Diablo Dam incline railway climbing Sourdough Mountain, 1930. Courtesy Seattle Municipal Archives, 2306.
Children waving to ferry, 1950. Courtesy Museum of History and Industry.
Loggers in the Northwest woods. Courtesy Washington State Digital Archives.
Coronavirus Archive Project
We aren't waiting for this to be history! We are documenting the impact of the pandemic on Washington communities in several ways so future generations can turn to HistoryLink to learn what happened. We have posted a number of articles about the key events so far, and you can access them here. Check back for new articles that are coming soon.
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The venue, which was designed by B. Marcus Priteca, "reined" supreme for almost 60 years under the direction of founder Joe Gottstein and his son-in-law Morris Alhadeff. In 1976 Alhadeff and his wife, Joan, both of whom were arts patrons, invited renowned painter Kenneth Callahan to the track. The artist was so captivated by the experience he returned for weeks to sketch the horses. He then used those drawings to produce two series of gouache and oil paintings, some of which were displayed in the Longacres Turf Club.
Seattle Slew visited the oval less than a month after his 1977 Triple Crown win and starred in two "Golden Gallop" laps around the track to raise money for medical research at UW and WSU. Longacres closed in 1992 and was later demolished to make way for Boeing's Customer Service Training Center. But thanks to investors like Herman Sarkowsky, thoroughbred racing lives on at Emerald Downs in Auburn.
On August 4, 1889, a fire broke out in a wooden building along Railroad Avenue in Spokane. The flames quickly spread to other wooden structures, stoked by rubbish and refuse between buildings. Firefighters had no chance to extinguish the blaze, which grew to engulf the more substantial brick and stone buildings of the business district. By nightfall the inferno had destroyed 32 square blocks, virtually the entire downtown.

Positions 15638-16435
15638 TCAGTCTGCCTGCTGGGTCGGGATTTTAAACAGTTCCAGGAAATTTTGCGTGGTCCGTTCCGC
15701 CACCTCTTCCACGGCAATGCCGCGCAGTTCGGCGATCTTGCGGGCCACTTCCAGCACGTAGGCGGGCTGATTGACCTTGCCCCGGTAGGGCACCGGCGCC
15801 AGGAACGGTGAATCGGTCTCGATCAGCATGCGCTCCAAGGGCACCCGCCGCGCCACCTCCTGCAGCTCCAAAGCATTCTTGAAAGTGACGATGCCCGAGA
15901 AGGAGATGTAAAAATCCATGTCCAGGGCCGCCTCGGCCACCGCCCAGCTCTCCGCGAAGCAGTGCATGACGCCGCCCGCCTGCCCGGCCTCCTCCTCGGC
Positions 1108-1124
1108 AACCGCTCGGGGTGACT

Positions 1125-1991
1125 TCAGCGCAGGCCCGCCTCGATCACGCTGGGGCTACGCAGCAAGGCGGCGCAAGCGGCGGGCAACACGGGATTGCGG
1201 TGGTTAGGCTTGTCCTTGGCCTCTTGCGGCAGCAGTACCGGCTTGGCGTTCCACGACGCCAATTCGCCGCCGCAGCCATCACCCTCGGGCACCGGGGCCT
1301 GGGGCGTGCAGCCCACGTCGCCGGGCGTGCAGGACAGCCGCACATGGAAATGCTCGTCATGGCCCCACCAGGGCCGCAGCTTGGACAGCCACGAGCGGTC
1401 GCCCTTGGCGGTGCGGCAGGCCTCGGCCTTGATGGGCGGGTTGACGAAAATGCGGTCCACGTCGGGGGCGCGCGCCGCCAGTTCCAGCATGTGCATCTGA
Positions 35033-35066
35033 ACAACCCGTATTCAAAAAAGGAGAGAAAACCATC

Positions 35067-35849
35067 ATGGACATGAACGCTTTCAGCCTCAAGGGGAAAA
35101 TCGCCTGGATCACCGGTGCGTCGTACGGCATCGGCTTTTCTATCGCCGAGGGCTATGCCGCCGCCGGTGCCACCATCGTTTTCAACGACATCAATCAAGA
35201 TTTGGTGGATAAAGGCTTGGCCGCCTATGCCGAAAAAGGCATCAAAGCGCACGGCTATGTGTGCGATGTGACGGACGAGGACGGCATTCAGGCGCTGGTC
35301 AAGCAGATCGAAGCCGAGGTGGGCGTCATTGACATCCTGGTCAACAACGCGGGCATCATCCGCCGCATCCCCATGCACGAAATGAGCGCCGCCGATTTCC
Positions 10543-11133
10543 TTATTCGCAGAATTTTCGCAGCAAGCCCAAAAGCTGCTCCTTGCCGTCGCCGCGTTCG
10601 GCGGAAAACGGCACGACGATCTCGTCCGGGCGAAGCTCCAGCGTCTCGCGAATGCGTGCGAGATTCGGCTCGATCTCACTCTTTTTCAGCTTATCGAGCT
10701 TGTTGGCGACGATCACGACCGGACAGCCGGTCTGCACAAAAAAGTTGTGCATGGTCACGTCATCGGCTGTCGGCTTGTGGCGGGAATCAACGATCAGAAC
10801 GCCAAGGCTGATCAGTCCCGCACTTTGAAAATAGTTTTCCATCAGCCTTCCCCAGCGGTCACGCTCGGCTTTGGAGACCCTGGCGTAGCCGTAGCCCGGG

Spokane was the last in a string of Washington cities to suffer a devastating fire that year. The nearby town of Cheney had its downtown reduced to rubble on April 18. On June 3, half of the business district of Republic went up in flames. Three days later much of downtown Seattle burned to the ground, and on July 4, 200 homes and 10 business blocks were destroyed in Ellensburg.
Two neighboring communities in south King County that incorporated nearly a half-century apart mark those anniversaries this week. On August 2, 1909, the City of Pacific, which straddles the King-Pierce County line, incorporated a few years after the Seattle-Tacoma Interurban Railway brought growth and development to the White River Valley area. Algona, located north of Pacific, was also platted in the 1900s, but took a bit longer to achieve city status. Its residents waited until the 1955 to incorporate, and Algona celebrates that anniversary on August 1.
Bridge with a View
In 1929 freshman State Representative Pearl Wannamaker succeeded in getting both houses of the state legislature to unanimously approve the construction of a bridge connecting Whidbey Island to the mainland. Unfortunately for island residents, Republican Governor Roland Hartley vetoed the project. Wanamaker persevered and was able to pass the bridge plan after the 1932 election, which Democrats won in a landslide. The Deception Pass and Canoe Pass bridges opened on July 31, 1935, and are now one of Washington's most attractive tourist destinations.
On August 4, 1952, Seattle's burgeoning African American population kicked off a six-day celebration of community and culture, which they named Mardi Gras as a salute to the annual New Orleans-based event. The Seattle Mardi Gras Festival, which coincided with Seafair, remained a fixture into the mid 1960s, when it was renamed the Pacific Northwest Black Community Festival.
On July 30, 2013, a huge machine named Bertha began digging the new State Route 99 tunnel beneath downtown Seattle. Excavation was expected to be complete in 2014, but due to a mechanical breakdown, Bertha didn't emerge from the depths until 2016. The tunnel finally opened to traffic last year, after which the Alaskan Way Viaduct was torn down.